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The History Of Fire Bricks

(Contributed by John Cooksey)

The Manufacture of Refractories

First the term ‘refractories' must be explained. The use of the word ‘firebrick' is preferable but this would not be technically correct. If brick is taken as the shape and size of a normal house brick, i.e. 9”x 4.5” x 3”, these would only represent about 15% of all refractories made. The rest would be made up of articles ranging in weight from a few kilos to several hundred kilos.

The making of bricks has been an industry for over 5,000 years, but the making of fireclay related articles only about 250 years.

The way in which refractories and building bricks are made have a few important differences, mainly the clay and the way it is extracted. Black Country fireclay, with one exception, was always mined, blasted out between and below the coal measures normally between 90 and 400 feet, The exception was Doultons opencast at Saltwells near Netherton where nearly a million tons were opencast in 52 years. It is now a fine nature reserve..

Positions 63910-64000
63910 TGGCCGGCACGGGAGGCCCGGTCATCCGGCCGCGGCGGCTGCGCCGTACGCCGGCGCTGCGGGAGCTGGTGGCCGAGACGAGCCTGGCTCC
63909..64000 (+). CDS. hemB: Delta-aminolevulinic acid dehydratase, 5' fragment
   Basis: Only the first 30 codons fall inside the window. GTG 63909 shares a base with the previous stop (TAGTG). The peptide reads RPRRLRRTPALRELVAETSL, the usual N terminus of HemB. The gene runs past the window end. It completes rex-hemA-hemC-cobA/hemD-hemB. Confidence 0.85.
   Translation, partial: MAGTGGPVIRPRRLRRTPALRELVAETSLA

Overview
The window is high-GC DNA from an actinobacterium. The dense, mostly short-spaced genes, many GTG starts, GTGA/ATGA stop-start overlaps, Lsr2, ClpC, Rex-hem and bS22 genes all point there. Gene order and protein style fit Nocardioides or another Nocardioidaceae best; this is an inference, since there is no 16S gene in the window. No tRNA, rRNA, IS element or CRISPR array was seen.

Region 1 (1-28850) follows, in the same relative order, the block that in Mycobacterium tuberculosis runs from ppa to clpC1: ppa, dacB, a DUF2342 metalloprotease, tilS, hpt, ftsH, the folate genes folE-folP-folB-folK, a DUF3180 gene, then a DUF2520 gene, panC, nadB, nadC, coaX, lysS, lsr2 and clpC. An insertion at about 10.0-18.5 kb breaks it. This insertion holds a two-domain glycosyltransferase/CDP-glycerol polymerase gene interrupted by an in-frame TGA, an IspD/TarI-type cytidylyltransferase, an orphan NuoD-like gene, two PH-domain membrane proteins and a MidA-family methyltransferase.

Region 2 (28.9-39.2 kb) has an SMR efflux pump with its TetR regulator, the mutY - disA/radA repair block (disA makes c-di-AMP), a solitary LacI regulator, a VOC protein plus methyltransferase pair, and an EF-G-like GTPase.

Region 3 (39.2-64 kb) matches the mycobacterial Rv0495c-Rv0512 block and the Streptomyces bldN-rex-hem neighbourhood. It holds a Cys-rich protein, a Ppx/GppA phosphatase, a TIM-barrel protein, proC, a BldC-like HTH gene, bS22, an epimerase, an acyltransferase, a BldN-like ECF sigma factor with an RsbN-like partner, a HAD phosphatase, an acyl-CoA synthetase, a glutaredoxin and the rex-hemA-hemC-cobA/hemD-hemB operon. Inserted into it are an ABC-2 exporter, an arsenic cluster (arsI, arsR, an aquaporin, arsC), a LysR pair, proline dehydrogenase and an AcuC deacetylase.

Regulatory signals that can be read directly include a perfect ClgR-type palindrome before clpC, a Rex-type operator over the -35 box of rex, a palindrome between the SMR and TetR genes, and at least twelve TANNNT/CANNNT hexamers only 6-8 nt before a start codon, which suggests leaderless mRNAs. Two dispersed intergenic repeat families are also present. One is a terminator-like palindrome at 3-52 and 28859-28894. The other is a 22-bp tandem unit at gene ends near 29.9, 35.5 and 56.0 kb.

Red brick clay for this area is called Etruria marl and that was and still is extracted by the opencast method. Big holes in the ground were always referred to as Marl Holes in the Black Country . The area has just one marl Hole left; any other works that require marl have it brought in. Blue bricks are also made using Etruria marl, their hard solid blue colour is achieved during their firing using a reducing atmosphere cutting down on oxygen in the kiln.

Another big difference between refractory and red brick manufacture is the amounts of clays or materials used in their making. Building brick would require three at the most, the number used making refractories could be a mixture of as much as 38. This was the case at Harris & Pearson's yard at Silver End Works, and this does not include the slip casting of large heavy blocks for the container and float glass industries that required additional clays and chemicals.

The ways in which bricks and blocks are made are many: hand moulded with either slop moulding or semi stiff clay, pressed singly or multi pressed, wirecut, slipcast, or compressed air ramming.

Aeriel View in 1928 - select the image to see a larger view in a new window
Aerial View in 1928
More history pages
The Most Important Industry in the World

Firebricks and the Black Country

The Manufacture of Refractories



John Cooksey's Book
"Brickyards of the Black Country"
can be obtained by ringing him on
01384 836122
price £9.99

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